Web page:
I’ve included a self hypnosis track at the end of this section to help you.

Why you get emotional false alarms

Feelings are not logical. Someone might know that spiders are not really dangerous, for example, but have a very real fear of them all the same. Perfectionists, codependents and people pleasers might rationally know they are acceptable people but they just don’t feel it.

Feelings produced by the limbic system an earlier, more primitive part of the brain that works in very simple way called ‘pattern matching’. If you have had a strong emotional experience in the past – feeling rejected, abandoned, belittled or scared, for example – it stores the basic pattern of that as something to look out for in the future.

Then if it sees anything remotely similar, it fires off the same emotion again even if this time you are completely safe. Like an over-enthusiastic army sentry, the limbic system sometimes accidentally sets off a false alarm just to be on the safe side. So you feel the same feelings as when you were rejected or abandoned in the past even though that is not what is actually happening.

If you often feel like you don’t belong in a group or have felt rejected despite honest reassurances to the contrary from people you trust, it was most likely an emotional false alarm – the equivalent of a fire alarm going off because someone had burnt some toast. The answer is not the switch the fire alarm off entirely, just to learn to turn down its sensitivity a little.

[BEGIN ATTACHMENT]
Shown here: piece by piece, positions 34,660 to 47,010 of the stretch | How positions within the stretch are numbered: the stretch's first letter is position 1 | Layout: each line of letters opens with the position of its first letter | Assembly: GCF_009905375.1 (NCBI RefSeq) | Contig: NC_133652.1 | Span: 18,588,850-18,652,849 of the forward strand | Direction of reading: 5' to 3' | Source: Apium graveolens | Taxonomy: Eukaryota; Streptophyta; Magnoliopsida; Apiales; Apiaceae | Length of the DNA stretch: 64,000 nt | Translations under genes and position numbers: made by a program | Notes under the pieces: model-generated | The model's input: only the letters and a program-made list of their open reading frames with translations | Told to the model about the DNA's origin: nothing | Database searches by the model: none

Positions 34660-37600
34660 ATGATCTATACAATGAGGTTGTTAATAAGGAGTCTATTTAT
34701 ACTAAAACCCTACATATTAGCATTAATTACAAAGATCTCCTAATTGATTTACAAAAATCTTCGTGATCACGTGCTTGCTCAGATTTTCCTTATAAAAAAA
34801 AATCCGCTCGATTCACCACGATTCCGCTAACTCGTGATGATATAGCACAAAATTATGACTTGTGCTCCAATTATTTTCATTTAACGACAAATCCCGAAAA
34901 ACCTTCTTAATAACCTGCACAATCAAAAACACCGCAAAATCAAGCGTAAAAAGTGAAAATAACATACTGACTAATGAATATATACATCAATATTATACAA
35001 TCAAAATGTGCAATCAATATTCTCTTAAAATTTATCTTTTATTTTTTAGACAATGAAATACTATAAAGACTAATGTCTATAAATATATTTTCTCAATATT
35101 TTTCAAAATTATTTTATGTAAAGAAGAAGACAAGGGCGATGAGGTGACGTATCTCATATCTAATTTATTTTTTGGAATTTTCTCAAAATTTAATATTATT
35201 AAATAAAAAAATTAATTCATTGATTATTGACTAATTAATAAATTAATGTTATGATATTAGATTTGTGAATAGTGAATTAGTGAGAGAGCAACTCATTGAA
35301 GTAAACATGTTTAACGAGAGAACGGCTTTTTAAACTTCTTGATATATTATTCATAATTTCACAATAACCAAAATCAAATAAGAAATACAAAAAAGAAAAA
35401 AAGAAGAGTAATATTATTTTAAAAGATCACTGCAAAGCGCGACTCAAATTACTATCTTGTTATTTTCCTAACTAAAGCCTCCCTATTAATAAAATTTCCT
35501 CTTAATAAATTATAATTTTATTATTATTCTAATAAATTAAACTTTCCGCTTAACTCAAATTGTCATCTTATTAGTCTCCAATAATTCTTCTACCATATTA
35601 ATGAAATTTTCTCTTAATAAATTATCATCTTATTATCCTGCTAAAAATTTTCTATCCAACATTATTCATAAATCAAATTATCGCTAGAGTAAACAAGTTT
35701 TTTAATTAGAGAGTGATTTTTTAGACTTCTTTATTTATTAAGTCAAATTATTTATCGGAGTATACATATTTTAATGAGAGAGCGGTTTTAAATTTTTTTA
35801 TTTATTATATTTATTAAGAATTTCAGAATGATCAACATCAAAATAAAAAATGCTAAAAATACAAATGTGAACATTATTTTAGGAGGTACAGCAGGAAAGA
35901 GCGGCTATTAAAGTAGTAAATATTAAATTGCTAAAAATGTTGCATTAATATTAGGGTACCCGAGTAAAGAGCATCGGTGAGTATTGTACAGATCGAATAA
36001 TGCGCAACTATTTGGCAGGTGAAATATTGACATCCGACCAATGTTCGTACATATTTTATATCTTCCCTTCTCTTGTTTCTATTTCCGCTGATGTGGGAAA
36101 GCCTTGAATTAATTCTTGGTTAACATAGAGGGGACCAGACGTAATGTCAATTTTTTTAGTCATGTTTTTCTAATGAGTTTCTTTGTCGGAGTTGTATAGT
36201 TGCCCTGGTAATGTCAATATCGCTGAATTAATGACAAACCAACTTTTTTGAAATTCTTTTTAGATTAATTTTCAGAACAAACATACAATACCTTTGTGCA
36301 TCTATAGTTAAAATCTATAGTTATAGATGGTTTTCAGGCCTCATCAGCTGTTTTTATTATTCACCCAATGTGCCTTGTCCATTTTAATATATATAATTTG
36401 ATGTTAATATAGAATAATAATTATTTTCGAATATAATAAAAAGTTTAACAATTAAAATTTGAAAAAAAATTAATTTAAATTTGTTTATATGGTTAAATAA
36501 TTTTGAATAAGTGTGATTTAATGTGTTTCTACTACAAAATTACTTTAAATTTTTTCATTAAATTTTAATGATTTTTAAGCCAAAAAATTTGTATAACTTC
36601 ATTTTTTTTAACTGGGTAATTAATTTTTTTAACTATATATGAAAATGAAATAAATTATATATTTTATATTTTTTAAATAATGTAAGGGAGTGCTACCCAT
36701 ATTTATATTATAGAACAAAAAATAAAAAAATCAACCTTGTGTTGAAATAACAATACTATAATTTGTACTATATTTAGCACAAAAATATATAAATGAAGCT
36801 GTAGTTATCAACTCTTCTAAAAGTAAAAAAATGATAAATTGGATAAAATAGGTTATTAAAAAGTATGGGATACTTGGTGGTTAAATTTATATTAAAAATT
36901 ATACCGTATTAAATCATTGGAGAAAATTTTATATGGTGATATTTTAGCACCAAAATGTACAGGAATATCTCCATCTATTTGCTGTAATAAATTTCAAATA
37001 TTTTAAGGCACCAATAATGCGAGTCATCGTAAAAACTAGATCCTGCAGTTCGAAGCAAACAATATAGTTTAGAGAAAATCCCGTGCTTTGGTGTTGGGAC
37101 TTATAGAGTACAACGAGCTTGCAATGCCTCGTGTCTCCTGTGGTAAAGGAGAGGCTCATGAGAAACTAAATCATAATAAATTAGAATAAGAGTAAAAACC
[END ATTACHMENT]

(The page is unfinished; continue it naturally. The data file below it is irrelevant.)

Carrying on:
You are going to learn to calm that over-enthusiastic sentry down so he or she only alerts you in proportion to what is really happening.

How emotions drive thinking and behaviour

Emotions happen at a deeper, simpler level of the brain – the limbic system — than our thinking brain the neocortex.

And as it is a deeper part of the brain, one we share with other animals, it can override our thinking brain. The limbic system reacts as if it is a matter of life and death.

The rational brain is like a rider on an elephant. It can steer the elephant to some extent. But if the elephant decides to charge off, there is not a lot your rational brain can do to stop it.

That is why simply understanding what caused your habit is not enough. You need to calm the emotion and the ‘overenthusiastic sentry’ behind it.

Learned Calm – Settling your emotions

Photo by Nicolas Raymond
Photo by Nicolas Raymond

You get good at what you do – the body and mind adapt. If you repeatedly lift lots of weights with one arm, that arm will get strong. If you repeatedly feel strong emotions such as anxiety or sadness, your brain adapts to that too.

If you want it to feel generally calmer and clearer, you can train it to feel calmer and clearer. Then you will get better at that instead. Learning to change how you feel directly will start giving you more power.

You may have an activity you do that helps you deliberately soothe your emotions.

But it’s not always possible to whip out a yoga mat during a busy day so I’ve made Learned Calm, a powerful  relaxation and self hypnosis session, so you can calm yourself down quickly and conveniently when you need to.

The first track explains a breathing technique to start looking after your emotions directly instead of through other people.

The second track talks you through a self hypnosis exercise using that technique.

You can get them here.

To your calmer life.